Wednesday, August 18, 2010

Crow Family: Saving Resources

The crow family (Corvidae) includes a large group of birds besides crows and their brother ravens. Also belonging to the crow family are the choughs, jays, magpies, and nutcrackers. What do all these birds have in common? They are curious, intelligent, noisy, outrageous, and social.

Throughout the ages, people have either loved or hated Corvids, but they have never ignored them. People gave distinctive names for groups of these birds: a murder of crows, an unkindness of ravens, a tiding of magpies, a chattering of choughs, and a scold of jays. Having a property with a Parliament of rooks living there is considered to be good fortune. Raven lore ranges from North American beliefs of Raven as the Trickster to the Norse raven companions of Odin. Furthermore, many people believe as long as ravens (or rooks) live at the Tower of London, the Crown of England shall be safe. Beliefs involving other members are: magpies steal, crows foretell death, and jays bring bad luck.

What are these birds that grab people’s attention? The most familiar group is crows and ravens, who are also the most widespread of the Corvids. These sooty black birds are noted for their quick-wittedness. Crows and ravens use their intelligence to good use in finding food.

In their glossy all-black plumage, the choughs resemble crows. You find them living on cliffs or in mountains of Eurasia. Unlike the black-beaked crow, the chough has either a yellow or scarlet bill.

Meanwhile, jays are considered to be the most primitive of the Corvids. As the oldest of Corvids, They originated in Eurasia and spread throughout the New World. Jays are noted for their colorfulness, with many having blue or green plumage.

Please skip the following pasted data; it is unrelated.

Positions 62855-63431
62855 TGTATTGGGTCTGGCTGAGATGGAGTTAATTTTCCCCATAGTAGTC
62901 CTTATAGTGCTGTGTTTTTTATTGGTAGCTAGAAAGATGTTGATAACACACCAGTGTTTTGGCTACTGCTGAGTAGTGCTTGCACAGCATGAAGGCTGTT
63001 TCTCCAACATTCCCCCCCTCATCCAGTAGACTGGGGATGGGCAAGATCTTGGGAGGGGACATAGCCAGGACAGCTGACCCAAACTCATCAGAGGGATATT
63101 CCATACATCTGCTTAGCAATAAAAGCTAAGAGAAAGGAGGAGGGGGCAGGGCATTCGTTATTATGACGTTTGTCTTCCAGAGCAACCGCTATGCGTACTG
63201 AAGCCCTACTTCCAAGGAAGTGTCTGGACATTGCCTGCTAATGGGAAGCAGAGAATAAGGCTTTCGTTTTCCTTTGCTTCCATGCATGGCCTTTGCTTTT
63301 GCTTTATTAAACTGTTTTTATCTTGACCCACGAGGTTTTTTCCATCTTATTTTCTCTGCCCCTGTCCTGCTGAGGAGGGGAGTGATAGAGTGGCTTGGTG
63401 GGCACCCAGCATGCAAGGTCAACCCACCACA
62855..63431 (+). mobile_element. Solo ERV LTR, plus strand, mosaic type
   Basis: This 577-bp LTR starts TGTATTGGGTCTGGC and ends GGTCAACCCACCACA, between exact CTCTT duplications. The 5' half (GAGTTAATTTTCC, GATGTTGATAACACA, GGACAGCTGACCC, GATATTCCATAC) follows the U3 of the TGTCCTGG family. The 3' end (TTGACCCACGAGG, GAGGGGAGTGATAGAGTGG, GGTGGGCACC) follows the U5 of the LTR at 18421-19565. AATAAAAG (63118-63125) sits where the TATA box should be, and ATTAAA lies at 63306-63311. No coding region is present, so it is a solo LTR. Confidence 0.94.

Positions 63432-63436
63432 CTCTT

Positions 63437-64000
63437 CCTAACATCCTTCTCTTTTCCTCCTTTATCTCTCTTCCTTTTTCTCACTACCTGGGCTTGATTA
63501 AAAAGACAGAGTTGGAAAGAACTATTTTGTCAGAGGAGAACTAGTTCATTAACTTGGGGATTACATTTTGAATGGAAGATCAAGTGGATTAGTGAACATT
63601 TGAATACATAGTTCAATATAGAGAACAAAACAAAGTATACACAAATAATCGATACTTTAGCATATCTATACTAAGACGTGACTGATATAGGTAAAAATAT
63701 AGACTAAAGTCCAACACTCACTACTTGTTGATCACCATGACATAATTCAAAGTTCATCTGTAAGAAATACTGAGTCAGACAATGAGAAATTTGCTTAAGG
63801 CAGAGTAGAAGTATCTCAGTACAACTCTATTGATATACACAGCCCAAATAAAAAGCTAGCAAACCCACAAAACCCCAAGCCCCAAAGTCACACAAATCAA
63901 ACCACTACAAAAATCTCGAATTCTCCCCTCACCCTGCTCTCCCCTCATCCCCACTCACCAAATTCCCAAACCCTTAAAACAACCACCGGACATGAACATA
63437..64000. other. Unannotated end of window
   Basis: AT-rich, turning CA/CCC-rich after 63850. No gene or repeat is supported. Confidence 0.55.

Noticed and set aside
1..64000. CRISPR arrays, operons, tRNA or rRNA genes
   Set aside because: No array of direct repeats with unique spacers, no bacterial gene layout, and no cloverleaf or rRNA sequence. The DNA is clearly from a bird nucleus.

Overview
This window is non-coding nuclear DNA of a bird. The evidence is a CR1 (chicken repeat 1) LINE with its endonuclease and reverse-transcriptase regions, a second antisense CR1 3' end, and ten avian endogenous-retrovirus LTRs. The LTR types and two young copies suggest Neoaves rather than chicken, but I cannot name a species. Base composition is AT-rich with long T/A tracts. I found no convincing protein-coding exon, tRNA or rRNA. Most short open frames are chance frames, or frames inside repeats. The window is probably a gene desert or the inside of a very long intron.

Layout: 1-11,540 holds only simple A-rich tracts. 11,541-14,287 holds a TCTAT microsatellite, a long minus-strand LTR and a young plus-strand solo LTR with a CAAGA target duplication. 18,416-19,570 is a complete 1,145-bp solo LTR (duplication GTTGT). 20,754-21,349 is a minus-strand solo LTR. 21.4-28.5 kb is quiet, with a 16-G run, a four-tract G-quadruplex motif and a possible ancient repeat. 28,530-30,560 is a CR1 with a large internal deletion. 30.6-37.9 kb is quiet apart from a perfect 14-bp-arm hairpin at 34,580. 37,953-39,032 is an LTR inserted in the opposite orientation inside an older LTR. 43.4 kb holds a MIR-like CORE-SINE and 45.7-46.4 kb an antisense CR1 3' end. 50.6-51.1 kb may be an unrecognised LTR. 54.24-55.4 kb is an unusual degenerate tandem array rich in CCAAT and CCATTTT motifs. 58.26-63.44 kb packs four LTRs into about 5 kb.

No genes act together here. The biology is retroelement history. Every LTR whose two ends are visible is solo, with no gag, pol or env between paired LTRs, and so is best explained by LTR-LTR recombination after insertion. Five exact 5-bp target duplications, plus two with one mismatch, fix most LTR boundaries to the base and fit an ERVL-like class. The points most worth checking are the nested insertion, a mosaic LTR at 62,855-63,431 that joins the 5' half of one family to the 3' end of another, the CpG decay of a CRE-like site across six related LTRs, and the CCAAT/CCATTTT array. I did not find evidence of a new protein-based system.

Magpies and treepies are highly social birds. These black and white birds are well known for their chatter. One part of the magpie’s name comes from mag, which is Old English for “chatterer”. Regarded as thieves, magpies like bright shiny things, which they take and hide.

Nutcrackers, which live in pine forests, are remarkable for the extent of their dependence on cached stores of seeds. Permanent residents of forests, they do not migrate but live through hard winters on their saved food. Called nutcrackers, they eat mainly hazel nuts and pine seeds.

Members of the crow family save for the future. They store food to help them through hard times. Before beginning to eat, Corvids will take the trouble to hide a large quantity of food. They carry the food in their throats until they find a hole to hide the food in. Corvids memorize where they hid their food and return to their stores when they need to.

We can learn from the crow family how to refrain from consuming everything in sight. Learn the discipline to save some for the future when lean times arrive. If we have discipline and fortitude like the crow family, our hidden stores will be there for us during hard times.

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